Remember to refund any real purchases you make, if you don't want the charges to actually to through. Remember, you can use the tester functionality within the Google Play console to define test Google Accounts that won't be charged. When using the tester functionality make sure to look for "Test" language appended to each receipt. If you don't see "Test" then you will need to be sure to refund/cancel the charge.
[*]: it will be easier to use a test device that doesn't have your developer account logged in; this is because, if you attempt to purchase an in-app item using the same account that you used to publish the app, the purchase will not go through.
This sample app implements signature verification but does not demonstrate how to enforce a tight security model. When releasing a production application to the general public, we highly recommend that you implement the security best practices described in our documentation at:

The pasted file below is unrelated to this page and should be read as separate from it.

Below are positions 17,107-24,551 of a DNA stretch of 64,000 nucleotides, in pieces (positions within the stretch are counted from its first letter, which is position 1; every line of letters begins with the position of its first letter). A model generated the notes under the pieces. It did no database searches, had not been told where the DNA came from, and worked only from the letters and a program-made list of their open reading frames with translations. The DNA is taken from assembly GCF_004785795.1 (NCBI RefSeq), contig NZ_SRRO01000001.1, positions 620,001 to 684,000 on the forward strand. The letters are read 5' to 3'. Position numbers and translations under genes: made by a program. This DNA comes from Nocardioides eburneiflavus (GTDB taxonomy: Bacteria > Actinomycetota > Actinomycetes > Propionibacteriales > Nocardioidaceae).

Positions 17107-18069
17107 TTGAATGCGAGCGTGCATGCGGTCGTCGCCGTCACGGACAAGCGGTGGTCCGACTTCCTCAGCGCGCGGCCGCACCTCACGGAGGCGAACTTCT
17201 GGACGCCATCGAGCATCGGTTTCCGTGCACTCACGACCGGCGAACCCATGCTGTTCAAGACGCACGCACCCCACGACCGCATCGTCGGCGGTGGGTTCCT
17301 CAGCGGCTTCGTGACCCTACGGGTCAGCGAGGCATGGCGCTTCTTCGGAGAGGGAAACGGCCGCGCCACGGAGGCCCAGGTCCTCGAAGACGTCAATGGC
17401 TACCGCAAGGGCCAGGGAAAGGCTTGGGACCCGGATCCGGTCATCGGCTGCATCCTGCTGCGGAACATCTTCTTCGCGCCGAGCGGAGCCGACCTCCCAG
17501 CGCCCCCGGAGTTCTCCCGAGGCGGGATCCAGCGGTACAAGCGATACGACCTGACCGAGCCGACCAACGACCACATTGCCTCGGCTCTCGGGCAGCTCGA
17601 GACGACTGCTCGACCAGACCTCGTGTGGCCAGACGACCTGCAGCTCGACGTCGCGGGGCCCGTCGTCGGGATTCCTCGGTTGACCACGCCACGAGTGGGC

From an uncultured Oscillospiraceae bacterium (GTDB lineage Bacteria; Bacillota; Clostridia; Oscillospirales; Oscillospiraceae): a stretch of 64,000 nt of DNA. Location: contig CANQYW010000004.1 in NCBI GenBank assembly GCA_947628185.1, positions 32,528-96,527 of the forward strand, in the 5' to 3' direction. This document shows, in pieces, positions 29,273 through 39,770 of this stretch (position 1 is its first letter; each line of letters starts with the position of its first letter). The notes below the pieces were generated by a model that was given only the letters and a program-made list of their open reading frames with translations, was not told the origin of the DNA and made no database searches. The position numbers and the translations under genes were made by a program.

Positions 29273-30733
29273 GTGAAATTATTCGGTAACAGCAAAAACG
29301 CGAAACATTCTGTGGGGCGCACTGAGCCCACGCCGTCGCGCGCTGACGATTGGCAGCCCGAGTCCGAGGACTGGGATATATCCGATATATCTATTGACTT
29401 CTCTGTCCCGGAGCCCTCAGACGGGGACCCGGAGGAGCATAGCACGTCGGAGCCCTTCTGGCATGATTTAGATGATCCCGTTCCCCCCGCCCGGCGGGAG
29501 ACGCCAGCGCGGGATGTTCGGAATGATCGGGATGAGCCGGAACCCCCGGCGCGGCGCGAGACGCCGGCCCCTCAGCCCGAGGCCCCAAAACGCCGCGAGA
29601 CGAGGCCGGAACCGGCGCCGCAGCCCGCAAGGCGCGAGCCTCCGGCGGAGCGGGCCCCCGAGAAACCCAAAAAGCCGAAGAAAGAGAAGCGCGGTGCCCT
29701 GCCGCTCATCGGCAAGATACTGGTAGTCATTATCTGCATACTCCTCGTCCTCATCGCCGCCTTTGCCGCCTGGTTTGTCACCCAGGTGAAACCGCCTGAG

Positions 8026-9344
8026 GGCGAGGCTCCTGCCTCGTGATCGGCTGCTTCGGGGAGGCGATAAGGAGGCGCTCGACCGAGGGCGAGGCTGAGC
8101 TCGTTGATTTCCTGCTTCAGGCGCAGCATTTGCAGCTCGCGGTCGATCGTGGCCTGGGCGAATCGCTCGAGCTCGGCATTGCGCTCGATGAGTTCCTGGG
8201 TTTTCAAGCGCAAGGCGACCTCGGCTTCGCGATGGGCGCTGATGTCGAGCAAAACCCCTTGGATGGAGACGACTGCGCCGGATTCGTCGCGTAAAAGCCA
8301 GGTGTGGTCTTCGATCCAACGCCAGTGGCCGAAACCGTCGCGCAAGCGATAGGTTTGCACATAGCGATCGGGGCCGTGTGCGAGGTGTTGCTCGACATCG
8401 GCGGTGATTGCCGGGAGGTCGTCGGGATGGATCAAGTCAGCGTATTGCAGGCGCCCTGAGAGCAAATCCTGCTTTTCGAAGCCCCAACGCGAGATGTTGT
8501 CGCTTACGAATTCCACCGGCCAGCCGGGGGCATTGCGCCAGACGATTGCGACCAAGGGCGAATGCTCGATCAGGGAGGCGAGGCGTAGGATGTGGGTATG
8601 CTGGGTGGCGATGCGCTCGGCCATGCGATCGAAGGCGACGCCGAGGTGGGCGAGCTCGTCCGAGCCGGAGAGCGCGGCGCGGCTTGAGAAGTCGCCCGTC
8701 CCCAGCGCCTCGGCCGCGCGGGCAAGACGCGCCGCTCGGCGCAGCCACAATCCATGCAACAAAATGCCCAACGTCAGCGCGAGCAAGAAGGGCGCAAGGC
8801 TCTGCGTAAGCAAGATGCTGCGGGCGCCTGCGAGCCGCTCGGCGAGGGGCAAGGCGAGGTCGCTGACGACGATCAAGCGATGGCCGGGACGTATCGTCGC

In particular, you should set developer payload strings when making purchase requests and you should verify them when reading back the results. This will make it more difficult for a malicious party to perform a replay attack on your app.
If you've found an error in this sample, please file an issue: https://github.com/googlesamples/android-play-billing/issues
Patches are encouraged, and may be submitted by forking this project and submitting a pull request through GitHub.
Copyright 2012 Google, Inc.
Licensed to the Apache Software Foundation (ASF) under one or more contributor license agreements. See the NOTICE file distributed with this work for additional information regarding copyright ownership. The ASF licenses this file to you under the Apache License, Version 2.0 (the "License"); you may not use this file except in compliance with the License. You may obtain a copy of the License at
Unless required by applicable law or agreed to in writing, software distributed under the License is distributed on an "AS IS" BASIS, WITHOUT WARRANTIES OR CONDITIONS OF ANY KIND, either express or implied. See the License for the specific language governing permissions and limitations under the License.
2012-11-29: Initial release 2013-01-08: Updated to include support for subscriptions 2015-03-13: Updated to new dev console and added yearly subscriptions 2015-08-27: Ported to gradle and prepped for transitioning to GitHub